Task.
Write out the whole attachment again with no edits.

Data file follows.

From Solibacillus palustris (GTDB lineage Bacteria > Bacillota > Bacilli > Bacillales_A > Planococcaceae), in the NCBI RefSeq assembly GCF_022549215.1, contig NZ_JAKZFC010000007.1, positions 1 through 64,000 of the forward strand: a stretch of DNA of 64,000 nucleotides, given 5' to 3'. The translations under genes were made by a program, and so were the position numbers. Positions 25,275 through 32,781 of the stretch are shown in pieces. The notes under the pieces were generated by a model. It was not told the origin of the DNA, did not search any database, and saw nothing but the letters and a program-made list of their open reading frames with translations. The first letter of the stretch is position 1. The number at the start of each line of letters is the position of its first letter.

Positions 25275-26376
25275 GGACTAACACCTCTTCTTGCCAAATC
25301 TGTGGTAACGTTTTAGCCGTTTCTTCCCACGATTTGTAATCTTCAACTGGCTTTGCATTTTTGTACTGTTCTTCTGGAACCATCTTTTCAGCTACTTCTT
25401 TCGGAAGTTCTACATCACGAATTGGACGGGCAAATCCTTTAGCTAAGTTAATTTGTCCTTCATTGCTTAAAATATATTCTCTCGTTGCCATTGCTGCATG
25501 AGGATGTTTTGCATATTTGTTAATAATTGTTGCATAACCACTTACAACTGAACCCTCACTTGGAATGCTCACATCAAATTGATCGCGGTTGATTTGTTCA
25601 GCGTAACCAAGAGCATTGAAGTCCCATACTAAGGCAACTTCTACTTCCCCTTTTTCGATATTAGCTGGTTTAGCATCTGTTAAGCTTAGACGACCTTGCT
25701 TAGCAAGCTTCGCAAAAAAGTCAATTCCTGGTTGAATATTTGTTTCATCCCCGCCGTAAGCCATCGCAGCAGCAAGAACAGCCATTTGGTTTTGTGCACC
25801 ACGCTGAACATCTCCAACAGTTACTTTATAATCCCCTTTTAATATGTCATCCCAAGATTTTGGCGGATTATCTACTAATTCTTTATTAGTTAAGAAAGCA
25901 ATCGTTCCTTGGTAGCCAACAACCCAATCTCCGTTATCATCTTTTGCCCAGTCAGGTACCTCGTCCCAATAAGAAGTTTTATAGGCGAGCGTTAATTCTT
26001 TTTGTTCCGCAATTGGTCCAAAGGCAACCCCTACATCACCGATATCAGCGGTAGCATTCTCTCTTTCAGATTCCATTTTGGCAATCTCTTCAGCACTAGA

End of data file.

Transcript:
From Solibacillus palustris (GTDB lineage Bacteria > Bacillota > Bacilli > Bacillales_A > Planococcaceae), in the NCBI RefSeq assembly GCF_022549215.1, contig NZ_JAKZFC010000007.1, positions 1 through 64,000 of the forward strand: a stretch of DNA of 64,000 nucleotides, given 5' to 3'. The translations under genes were made by a program, and so were the position numbers. Positions 25,275 through 32,781 of the stretch are shown in pieces. The notes under the pieces were generated by a model. It was not told the origin of the DNA, did not search any database, and saw nothing but the letters and a program-made list of their open reading frames with translations. The first letter of the stretch is position 1. The number at the start of each line of letters is the position of its first letter.

Positions 25275-26376
25275 GGACTAACACCTCTTCTTGCCAAATC
25301 TGTGGTAACGTTTTAGCCGTTTCTTCCCACGATTTGTAATCTTCAACTGGCTTTGCATTTTTGTACTGTTCTTCTGGAACCATCTTTTCAGCTACTTCTT
25401 TCGGAAGTTCTACATCACGAATTGGACGGGCAAATCCTTTAGCTAAGTTAATTTGTCCTTCATTGCTTAAAATATATTCTCTCGTTGCCATTGCTGCATG
25501 AGGATGTTTTGCATATTTGTTAATAATTGTTGCATAACCACTTACAACTGAACCCTCACTTGGAATGCTCACATCAAATTGATCGCGGTTGATTTGTTCA
25601 GCGTAACCAAGAGCATTGAAGTCCCATACTAAGGCAACTTCTACTTCCCCTTTTTCGATATTAGCTGGTTTAGCATCTGTTAAGCTTAGACGACCTTGCT
25701 TAGCAAGCTTCGCAAAAAAGTCAATTCCTGGTTGAATATTTGTTTCATCCCCGCCGTAAGCCATCGCAGCAGCAAGAACAGCCATTTGGTTTTGTGCACC
25801 ACGCTGAACATCTCCAACAGTTACTTTATAATCCCCTTTTAATATGTCATCCCAAGATTTTGGCGGATTATCTACTAATTCTTTATTAGTTAAGAAAGCA
25901 ATCGTTCCTTGGTAGCCAACAACCCAATCTCCGTTATCATCTTTTGCCCAGTCAGGTACCTCGTCCCAATAAGAAGTTTTATAGGCGAGCGTTAATTCTT
26001 TTTGTTCCGCAATTGGTCCAAAGGCAACCCCTACATCACCGATATCAGCGGTAGCATTCTCTCTTTCAGATTCCATTTTGGCAATCTCTTCAGCACTAGA